It’s best to clear brush piles and keep pet beds and kennels away from stacks of firewood, and out from under lights that may attract the triatomine bugs. Remove rodent nests within 300 feet of the house, and consider changing outdoor bulbs to yellow. Make sure weather-stripping and caulk around doors and windows provides a tight seal, repair window screens if they are damaged, and use caulk or silicone seal to close off any cracks or crevices.

There are two species of conenose bugs here in northern California that carry the parasite: the western bloodsucking conenose bug, Triatoma protracta, and the conenose bug, Triatoma rubida. The western corsair looks similar, but has an orange spot on each wing – corsairs bite but don’t carry the Chagas parasite. Conenose bugs usually bite at night, and in late spring to early summer.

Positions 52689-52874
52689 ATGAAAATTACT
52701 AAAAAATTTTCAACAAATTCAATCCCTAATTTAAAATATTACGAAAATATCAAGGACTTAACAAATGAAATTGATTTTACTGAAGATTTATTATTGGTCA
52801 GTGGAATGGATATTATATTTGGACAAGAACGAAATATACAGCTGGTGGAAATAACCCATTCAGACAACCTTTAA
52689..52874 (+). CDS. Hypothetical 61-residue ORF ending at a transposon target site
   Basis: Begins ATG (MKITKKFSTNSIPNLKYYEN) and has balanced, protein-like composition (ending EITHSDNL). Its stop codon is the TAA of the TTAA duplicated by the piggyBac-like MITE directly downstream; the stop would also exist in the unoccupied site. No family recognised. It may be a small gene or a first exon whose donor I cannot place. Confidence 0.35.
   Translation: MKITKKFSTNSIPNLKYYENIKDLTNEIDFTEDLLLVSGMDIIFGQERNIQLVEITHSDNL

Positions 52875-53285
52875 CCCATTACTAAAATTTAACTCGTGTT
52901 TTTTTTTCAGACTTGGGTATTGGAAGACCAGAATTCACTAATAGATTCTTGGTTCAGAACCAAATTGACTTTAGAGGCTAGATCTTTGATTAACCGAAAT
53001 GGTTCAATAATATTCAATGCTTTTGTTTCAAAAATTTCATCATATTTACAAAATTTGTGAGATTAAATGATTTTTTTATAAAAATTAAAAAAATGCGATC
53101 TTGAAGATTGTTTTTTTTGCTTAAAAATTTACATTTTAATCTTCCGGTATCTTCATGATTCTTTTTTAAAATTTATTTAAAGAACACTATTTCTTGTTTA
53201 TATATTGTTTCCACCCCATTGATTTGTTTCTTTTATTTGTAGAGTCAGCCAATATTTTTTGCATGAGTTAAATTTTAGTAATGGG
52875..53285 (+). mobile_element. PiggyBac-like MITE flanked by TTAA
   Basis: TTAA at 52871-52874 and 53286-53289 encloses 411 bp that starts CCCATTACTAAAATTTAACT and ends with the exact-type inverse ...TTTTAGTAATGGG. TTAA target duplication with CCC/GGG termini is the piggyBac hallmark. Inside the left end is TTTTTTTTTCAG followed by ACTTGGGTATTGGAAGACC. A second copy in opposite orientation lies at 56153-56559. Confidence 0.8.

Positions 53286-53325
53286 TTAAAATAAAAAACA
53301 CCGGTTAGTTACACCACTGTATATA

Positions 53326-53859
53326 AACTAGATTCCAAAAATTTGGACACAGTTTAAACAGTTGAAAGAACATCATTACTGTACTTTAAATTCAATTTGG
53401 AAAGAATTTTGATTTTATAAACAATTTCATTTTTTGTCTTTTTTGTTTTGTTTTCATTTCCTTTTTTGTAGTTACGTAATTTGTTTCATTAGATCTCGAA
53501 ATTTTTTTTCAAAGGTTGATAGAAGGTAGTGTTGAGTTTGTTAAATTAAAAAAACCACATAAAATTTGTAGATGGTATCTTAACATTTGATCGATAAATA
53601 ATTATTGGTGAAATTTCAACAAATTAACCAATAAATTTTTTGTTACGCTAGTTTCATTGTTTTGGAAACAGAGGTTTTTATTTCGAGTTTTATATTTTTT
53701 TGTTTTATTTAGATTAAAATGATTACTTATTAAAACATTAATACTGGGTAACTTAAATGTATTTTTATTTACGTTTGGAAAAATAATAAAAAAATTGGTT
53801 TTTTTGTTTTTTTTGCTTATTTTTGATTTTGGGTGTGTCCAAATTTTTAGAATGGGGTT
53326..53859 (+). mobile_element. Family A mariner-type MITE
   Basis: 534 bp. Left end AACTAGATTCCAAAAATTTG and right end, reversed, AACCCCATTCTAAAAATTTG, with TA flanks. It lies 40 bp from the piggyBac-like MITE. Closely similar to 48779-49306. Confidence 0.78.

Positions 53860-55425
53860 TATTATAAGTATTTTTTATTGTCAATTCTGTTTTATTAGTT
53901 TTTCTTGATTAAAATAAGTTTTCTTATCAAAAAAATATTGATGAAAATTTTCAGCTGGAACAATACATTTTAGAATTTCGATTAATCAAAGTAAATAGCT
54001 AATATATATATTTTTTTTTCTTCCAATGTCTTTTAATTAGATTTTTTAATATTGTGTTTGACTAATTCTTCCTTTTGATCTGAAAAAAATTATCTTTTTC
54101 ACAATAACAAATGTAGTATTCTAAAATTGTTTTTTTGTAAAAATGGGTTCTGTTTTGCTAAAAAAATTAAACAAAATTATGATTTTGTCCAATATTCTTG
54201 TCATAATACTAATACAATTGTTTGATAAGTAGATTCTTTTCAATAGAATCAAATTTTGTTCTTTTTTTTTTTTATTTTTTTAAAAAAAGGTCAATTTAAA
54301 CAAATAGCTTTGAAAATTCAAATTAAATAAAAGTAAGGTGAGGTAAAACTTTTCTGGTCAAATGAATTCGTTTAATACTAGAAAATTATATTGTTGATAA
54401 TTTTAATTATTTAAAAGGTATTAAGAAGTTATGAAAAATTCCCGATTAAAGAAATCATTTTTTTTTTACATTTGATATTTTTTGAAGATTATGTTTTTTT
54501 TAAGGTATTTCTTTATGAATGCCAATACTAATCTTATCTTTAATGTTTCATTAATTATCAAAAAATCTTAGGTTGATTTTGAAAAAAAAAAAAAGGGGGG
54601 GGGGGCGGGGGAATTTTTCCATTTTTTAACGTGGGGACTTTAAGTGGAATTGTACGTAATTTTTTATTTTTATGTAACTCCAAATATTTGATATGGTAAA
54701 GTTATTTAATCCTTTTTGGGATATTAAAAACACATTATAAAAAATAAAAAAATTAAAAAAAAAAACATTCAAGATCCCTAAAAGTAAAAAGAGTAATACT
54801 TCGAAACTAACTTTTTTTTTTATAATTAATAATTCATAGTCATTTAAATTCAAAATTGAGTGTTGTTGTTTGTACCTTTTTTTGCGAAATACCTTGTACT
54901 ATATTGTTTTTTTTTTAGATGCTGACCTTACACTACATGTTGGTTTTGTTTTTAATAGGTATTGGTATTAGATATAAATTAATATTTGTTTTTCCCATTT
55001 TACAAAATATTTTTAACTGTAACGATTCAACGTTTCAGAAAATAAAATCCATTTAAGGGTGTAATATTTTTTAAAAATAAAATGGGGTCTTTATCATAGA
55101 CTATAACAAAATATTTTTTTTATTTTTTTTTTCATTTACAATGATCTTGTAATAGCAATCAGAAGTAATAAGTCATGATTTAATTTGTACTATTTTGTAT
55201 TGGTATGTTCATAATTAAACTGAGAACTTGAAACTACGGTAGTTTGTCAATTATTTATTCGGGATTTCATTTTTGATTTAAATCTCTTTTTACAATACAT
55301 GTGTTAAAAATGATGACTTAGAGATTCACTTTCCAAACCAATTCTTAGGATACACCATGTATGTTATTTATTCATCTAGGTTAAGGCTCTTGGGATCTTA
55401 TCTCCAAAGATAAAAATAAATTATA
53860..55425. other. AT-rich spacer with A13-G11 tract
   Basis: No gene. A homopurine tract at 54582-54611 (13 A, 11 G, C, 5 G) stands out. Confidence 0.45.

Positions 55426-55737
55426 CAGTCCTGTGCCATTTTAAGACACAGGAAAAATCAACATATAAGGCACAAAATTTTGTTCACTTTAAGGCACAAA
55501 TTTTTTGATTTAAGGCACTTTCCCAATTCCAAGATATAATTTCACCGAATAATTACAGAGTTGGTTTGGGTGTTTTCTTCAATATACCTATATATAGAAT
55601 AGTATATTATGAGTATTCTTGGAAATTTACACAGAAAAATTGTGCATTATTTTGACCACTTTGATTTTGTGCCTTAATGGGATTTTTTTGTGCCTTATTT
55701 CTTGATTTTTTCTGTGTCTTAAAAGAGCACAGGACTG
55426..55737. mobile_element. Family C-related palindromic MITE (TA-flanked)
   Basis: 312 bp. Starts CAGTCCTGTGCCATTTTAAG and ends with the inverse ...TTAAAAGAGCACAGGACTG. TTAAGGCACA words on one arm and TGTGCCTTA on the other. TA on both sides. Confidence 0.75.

Halloween Pet Safety Tips

Halloween Pet Safety Tips

Halloween will be here in a couple of days and it can be a dangerous time for pets. With that in mind here are 7 tips from the AVMA to keep your pet safe:

  1. Don’t feed your pets Halloween candy, especially if it contains chocolate or xylitol (a common sugar substitute found in sugar-free candies and gum).
  2. Keep lit candles and jack-o-lanterns out of reach of pets.
  3. If you plan to put a costume on your pet, make sure it fits properly and is comfortable, doesn’t have any pieces that can easily be chewed off, and doesn’t interfere with your pet’s sight, hearing, breathing, opening its mouth, or moving. Take time to get your pet accustomed to the costume before Halloween, and never leave your pet unsupervised while he/she is wearing a costume.